The induced enzyme solution collected from a microbial methanogenic community contained enzymes that were apparently active and stable in the environment of anaerobic digestion. The enzymatic activity had a profound effect on the biogas production rate and yield, comparable with the results of many pretreatment methods. Thus, application of such enzymes could enable efficient low energy in situ anaerobic digester treatment for increased biomethane production from lignocellulosic material.


Biogas Lignocellulose Cellulolytic Cellulase Enzyme Hydrolysis Biochemical methane potential (BMP) Anaerobic digestion In situ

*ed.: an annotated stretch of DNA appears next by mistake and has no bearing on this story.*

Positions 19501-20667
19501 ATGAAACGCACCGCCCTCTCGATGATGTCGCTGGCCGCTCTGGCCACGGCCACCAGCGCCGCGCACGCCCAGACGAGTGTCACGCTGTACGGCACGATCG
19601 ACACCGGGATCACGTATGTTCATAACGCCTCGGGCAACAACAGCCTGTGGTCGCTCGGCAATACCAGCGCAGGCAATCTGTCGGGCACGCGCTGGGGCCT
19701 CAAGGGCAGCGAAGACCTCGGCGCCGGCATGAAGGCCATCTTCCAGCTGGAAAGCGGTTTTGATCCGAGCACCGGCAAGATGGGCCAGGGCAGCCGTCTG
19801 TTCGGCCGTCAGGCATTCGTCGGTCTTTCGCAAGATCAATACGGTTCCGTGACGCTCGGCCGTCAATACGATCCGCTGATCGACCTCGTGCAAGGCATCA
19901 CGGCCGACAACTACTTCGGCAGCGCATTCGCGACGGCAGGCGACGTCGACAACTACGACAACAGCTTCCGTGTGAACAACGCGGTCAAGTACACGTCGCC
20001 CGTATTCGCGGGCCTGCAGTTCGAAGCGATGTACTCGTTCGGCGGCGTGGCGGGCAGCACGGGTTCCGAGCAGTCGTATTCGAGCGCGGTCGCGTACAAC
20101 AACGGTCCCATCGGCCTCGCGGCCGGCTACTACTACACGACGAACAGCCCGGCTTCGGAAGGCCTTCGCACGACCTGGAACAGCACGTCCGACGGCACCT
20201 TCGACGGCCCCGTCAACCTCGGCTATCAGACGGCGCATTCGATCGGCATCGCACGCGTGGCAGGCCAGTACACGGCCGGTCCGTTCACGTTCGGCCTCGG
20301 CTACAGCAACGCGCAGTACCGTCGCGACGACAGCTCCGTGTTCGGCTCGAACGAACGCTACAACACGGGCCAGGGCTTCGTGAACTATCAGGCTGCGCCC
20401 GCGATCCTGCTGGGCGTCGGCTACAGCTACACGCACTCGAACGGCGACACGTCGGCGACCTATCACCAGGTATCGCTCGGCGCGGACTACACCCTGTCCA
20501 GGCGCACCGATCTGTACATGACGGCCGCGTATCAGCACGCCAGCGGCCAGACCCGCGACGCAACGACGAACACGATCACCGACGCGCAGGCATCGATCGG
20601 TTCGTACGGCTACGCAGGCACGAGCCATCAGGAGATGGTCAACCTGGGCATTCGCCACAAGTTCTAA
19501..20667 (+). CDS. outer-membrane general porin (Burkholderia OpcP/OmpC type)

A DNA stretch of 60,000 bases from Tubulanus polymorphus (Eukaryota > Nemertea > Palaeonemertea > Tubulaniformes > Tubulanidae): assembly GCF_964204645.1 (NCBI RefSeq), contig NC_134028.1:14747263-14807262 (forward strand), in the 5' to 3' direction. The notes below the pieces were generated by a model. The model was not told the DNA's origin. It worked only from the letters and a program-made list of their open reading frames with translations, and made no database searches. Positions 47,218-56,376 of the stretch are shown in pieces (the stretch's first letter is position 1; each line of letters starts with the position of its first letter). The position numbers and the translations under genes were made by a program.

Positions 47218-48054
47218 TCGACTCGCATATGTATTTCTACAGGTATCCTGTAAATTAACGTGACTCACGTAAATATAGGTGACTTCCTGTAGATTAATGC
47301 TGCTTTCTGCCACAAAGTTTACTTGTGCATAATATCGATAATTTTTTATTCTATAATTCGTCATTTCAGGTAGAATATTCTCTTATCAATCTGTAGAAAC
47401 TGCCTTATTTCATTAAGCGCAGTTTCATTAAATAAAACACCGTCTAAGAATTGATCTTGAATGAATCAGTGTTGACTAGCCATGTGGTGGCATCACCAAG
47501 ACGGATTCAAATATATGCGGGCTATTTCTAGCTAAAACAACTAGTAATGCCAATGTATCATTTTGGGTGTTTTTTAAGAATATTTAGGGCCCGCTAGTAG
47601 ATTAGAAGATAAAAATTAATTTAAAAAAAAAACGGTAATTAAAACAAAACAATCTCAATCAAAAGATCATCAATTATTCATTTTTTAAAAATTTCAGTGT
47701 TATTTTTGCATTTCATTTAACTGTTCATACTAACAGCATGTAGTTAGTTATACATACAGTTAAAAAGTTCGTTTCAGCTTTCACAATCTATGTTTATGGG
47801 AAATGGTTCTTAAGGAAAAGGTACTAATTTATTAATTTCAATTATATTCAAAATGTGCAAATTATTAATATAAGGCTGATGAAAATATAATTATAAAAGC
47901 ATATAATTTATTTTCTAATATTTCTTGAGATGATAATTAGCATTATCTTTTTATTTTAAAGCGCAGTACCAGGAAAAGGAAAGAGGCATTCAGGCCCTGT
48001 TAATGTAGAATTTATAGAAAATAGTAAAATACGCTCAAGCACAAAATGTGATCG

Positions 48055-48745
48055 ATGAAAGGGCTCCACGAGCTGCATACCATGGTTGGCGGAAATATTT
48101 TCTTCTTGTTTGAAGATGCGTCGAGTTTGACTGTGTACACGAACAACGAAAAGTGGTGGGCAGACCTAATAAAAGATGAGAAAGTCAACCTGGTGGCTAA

Enzymes are being utilized in an ever increasing number of biotechnological processes. Although established in many other industrial applications, addition of hydrolytic enzymes to increase the rate and yield of anaerobic digestion in biogas production is still not used on a large scale. However, since much of the organic matter used as substrates in biogas production has low biological availability, this industrial biofuel production process may benefit from employing hydrolytic enzymes. In contrast to other biofuel substrates, biogas production does not necessarily involve the use of mono substrates, which makes selection of appropriate enzymes and processes more difficult. Still, there are substrates or suggested substrates that are fairly homogenous, well investigated and characterized. These include substrates such as excess waste activated sludge, micro algae and lignocellulosic plant material, either derived from agricultural waste or grown purposely as biogenic energy crops. All these bioresources are of interest as substrates for increased biogas production but all are also associated with low biogas product yields due to slow hydrolysis in the first step of the biological methanogenesis process. In the case of lignocellulosic substrates, which are produced at a level of 60 billion tons per year [1], the slow hydrolysis originates from the chemical and structural composition of the biomass. The complex structure, characterized by a strong network of mainly crystalline cellulose, hemicellulose and lignin, makes lignocellulose insoluble and recalcitrant to enzymatic hydrolysis [2]. Thus, to achieve anaerobic digestion as completely as possible, very long retention times in the anaerobic digester are required [3, 4], which make the capital costs of large volume digesters high. Part of the recalcitrance to hydrolysis can be attributed to the crystallinity of cellulose, which can only be efficiently hydrolyzed, in its simplest form, by a combination of endo- and exo-glucanases together with β-glucosidases [5]. However, it has been found that the crystallinity of cellulose does not completely preclude hydrolysis because it can proceed if appropriate enzymes can access the crystalline cellulose [1]. Thus, a common opinion is that for an effective process, pretreatments that eliminate structural barriers to enzymatic hydrolysis are necessary in preparation of lignocellulosic biomass for biogas production. These methods are either physical or chemical, including, but not limited to, e.g., comminution, acid hydrolysis, ammonia fiber expansion, steam explosion, etc. [1, 6]. However, these pretreatment methods require expensive auxiliary equipment or chemicals, are very energy intensive and can produce waste streams, making them economically and environmentally unattractive. In contrast, enzymatic treatment offers the advantages that enzymes are active under mild conditions in aqueous solutions and can be used to target specific structures in the substrate. Therefore, the use of enzymes for enhancing biogas production from various substrates is of general interest [7, 8].